RIJEKA, Croatia -- Football supporters are a determined bunch and, if they want to see a game involving their team, it is often a case of "where there is a will, there is a way." However, Friday's UEFA Nations League clash between Croatia and England was a step too far for one fan of the visiting team.
He attempted to enter the HNK Stadion in Rijeka dressed as a steward -- orange bib and all -- but failed to get into a match that was played behind closed doors to complete a two-game stadium ban imposed by UEFA following the daubing of a swastika symbol on the pitch in Split prior to a Euro 2016 qualifier vs. Italy in June 2015.
Others had more luck, despite the English Football Association urging fans not to travel. The Football Supporters Federation, who provide support and advice for English fans at home and abroad, were aware of just 20 supporters making the trip to the Adriatic coast.
Most, if not all, of them found a vantage point on the hillside behind one of the goals, from where they spent 90 minutes singing and urging their team on. One chant -- "F--- off UEFA, we'll do what we want!" -- gave a clear indication of their persistence and refusal to miss a game, whether they are in the ground or not.
Three sides of the ground were empty, with only UEFA officials, media and VIPs from the Croatian and English associations allowed to watch from the main stand in the 8,100-capacity home of HNK Rijeka, three miles outside the port city.
It was quite a contrast to the sides' previous meeting, just over three months ago, when Croatia and England played out a World Cup semifinal in front of 78,000 fans in Moscow. Here, there were moments when you could hear the flapping of bats flying around the stand, which merely added to the eerie atmosphere.
The game also put paid to any suggestions that football could be played without fans inside stadia. Even if the Premier League is so wealthy that clubs could cover wages and transfer fees without supporters coming through the turnstiles, this encounter proved that such a scenario would be dull and worthless.
UEFA have to mete out some form of punishment when rules are broken, but nobody benefits when a game is played in an empty stadium. It hurts both teams, both sets of supporters and does absolutely nothing for the sport as a product.
The game featured strong challenges, near misses and two good teams playing at an impressive pace, but it was nonetheless flat and sterile to watch because there was no noise, colour or passion from the stands, just banks of empty seats.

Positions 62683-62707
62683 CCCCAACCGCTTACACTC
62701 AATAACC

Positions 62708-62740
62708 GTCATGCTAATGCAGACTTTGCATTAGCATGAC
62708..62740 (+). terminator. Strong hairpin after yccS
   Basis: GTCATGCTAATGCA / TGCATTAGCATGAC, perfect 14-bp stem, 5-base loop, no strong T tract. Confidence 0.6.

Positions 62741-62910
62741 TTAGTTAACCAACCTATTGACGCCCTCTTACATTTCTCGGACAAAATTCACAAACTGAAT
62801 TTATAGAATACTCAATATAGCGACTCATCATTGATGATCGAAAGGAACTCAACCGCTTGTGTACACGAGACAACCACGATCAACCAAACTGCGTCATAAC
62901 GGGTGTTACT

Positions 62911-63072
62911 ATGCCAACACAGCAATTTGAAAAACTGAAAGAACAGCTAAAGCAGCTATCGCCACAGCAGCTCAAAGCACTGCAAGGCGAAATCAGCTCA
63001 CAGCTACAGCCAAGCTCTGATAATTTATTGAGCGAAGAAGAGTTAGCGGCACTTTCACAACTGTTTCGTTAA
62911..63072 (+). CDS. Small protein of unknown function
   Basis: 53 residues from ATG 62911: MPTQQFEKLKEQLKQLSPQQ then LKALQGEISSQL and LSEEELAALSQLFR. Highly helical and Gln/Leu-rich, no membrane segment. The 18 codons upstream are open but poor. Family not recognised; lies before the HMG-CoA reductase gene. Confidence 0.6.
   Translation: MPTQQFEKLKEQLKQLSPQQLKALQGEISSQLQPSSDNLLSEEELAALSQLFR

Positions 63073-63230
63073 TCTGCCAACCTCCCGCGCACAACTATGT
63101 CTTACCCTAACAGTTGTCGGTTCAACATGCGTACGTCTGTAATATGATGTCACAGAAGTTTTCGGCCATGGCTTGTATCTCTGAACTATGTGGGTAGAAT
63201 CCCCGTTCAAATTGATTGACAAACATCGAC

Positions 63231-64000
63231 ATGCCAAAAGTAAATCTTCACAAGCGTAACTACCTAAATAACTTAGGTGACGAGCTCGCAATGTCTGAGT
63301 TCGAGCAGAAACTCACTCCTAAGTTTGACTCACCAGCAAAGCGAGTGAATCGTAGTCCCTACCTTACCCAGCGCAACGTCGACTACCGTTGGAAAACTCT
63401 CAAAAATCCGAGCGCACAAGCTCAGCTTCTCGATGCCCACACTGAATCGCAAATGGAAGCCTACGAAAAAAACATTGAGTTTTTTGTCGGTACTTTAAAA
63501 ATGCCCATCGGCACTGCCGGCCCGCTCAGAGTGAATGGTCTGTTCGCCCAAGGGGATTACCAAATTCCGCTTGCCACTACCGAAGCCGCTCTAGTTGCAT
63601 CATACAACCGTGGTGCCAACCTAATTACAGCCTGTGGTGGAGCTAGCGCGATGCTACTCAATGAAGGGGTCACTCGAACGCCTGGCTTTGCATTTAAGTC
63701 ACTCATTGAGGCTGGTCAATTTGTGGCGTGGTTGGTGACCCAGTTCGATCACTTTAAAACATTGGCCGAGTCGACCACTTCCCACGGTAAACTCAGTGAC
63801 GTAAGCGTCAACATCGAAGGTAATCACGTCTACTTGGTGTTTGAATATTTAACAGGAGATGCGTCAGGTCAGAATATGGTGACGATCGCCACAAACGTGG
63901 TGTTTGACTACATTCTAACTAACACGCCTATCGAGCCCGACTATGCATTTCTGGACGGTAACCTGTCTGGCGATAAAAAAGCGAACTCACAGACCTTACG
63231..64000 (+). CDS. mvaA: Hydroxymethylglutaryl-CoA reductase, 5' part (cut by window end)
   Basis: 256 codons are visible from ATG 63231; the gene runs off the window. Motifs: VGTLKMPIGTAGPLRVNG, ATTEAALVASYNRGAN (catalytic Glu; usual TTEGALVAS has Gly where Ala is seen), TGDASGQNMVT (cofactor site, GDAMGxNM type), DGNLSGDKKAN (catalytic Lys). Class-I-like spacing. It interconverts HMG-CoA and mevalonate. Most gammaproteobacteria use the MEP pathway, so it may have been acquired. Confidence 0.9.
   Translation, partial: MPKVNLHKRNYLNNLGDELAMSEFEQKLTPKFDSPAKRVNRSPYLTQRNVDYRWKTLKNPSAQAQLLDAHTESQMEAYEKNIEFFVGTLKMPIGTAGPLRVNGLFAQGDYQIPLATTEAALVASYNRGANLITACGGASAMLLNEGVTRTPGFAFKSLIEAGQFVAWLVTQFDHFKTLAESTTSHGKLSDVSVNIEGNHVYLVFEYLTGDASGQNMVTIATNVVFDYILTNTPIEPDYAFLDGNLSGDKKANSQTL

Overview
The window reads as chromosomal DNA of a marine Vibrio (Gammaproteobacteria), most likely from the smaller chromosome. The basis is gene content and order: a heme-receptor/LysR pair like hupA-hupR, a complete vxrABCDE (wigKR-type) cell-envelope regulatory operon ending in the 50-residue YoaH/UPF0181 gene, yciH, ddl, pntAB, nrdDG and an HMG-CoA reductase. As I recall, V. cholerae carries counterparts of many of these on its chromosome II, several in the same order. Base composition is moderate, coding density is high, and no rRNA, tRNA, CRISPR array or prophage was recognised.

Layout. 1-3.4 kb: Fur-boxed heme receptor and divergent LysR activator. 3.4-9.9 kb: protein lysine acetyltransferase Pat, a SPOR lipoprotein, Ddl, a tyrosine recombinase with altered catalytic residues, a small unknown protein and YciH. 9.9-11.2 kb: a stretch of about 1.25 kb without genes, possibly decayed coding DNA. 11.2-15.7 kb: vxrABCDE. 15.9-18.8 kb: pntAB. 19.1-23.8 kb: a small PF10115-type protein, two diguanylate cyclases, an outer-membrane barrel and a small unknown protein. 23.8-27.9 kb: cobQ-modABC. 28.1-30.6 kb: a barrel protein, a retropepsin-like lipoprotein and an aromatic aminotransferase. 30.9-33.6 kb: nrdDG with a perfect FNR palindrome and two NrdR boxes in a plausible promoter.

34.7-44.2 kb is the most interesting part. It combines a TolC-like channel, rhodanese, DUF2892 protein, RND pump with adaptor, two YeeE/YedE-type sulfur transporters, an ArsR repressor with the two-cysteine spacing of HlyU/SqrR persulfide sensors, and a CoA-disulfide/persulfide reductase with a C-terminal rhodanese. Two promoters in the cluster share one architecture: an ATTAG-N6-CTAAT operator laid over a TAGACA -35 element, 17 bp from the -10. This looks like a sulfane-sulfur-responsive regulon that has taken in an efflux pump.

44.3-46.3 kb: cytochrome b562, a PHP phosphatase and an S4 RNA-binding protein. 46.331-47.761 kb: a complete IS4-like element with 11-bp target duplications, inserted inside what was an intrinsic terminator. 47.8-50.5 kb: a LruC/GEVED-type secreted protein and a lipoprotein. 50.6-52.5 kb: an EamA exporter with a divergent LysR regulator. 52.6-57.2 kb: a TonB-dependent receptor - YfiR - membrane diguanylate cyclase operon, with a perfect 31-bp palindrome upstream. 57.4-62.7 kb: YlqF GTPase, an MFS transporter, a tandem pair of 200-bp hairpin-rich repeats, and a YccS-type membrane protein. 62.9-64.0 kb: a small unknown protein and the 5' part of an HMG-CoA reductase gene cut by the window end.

"It was strange," England midfielder Eric Dier said. "A couple of fans got up on the hill, but once the game started it was in the back of our minds. We could easily hear them on the hill. They were the only ones here."
Before kickoff, the thud of the ball was audible as players warmed up before the national anthems of both teams were met by just a ripple of applause from the dignitaries.
The absence of the England band was one plus point -- there was no repetitive, tuneless playlist to endure -- but it might have helped drown out the noise from the pitch, which is one thing you never hear when supporters are inside a stadium.
That Jordan Henderson shouts a lot became evident during this game, and the Liverpool midfielder also topped the expletive count, at one stage shouting, "Are you the f---ing ref?" at Zlatko Dalic following the Croatia coach's attempt to influence Felix Brych and the other officials into giving his team a free kick.
Jordan Pickford was another loud presence, with the England goalkeeper continually urging his teammates on from the other end of the pitch, but by contrast, the Croatia players were much quieter; perhaps they knew what each other was doing in the first place, without having to shout all the time.
As for nicknames, let's just say that there is a lack of imagination among the modern-day footballer, judging by the shouts of "Ross!" "Eric!" "Luka!" and "Harry's ball!" Ben Chilwell, the Leicester full-back making his first England start, was addressed as "Chilly" whenever he was in possession; perhaps he will get "Ben" once familiarity kicks in.
For the players, autopilot will have kicked in once the game began, with the lack of noise unlikely to affect their focus. It did, though, have an impact on the game as a whole, with the home side especially feeling the effects of the muted atmosphere.
Croatia are blessed with the ability to feel the pulse of a game, as England discovered to their cost in the summer, but did not enjoy long spells of possession to push their opponents deeper into defensive territory.
With no fervent crowd to contend against, England did not have to endure the hostility that can unnerve even the most experienced of performers. Indeed, the only real noise came from those fans high on the hillside, who were rewarded by an acknowledgement from Pickford when they chanted "Jordan, give us a wave!" in the closing stages.
As for what happened on the pitch, Gareth Southgate's side hit the woodwork twice, while Marcus Rashford failed to score from two one-on-one situations, and the game petered out to a goalless draw.
It was a result somehow symbolic of a largely unsatisfactory occasion.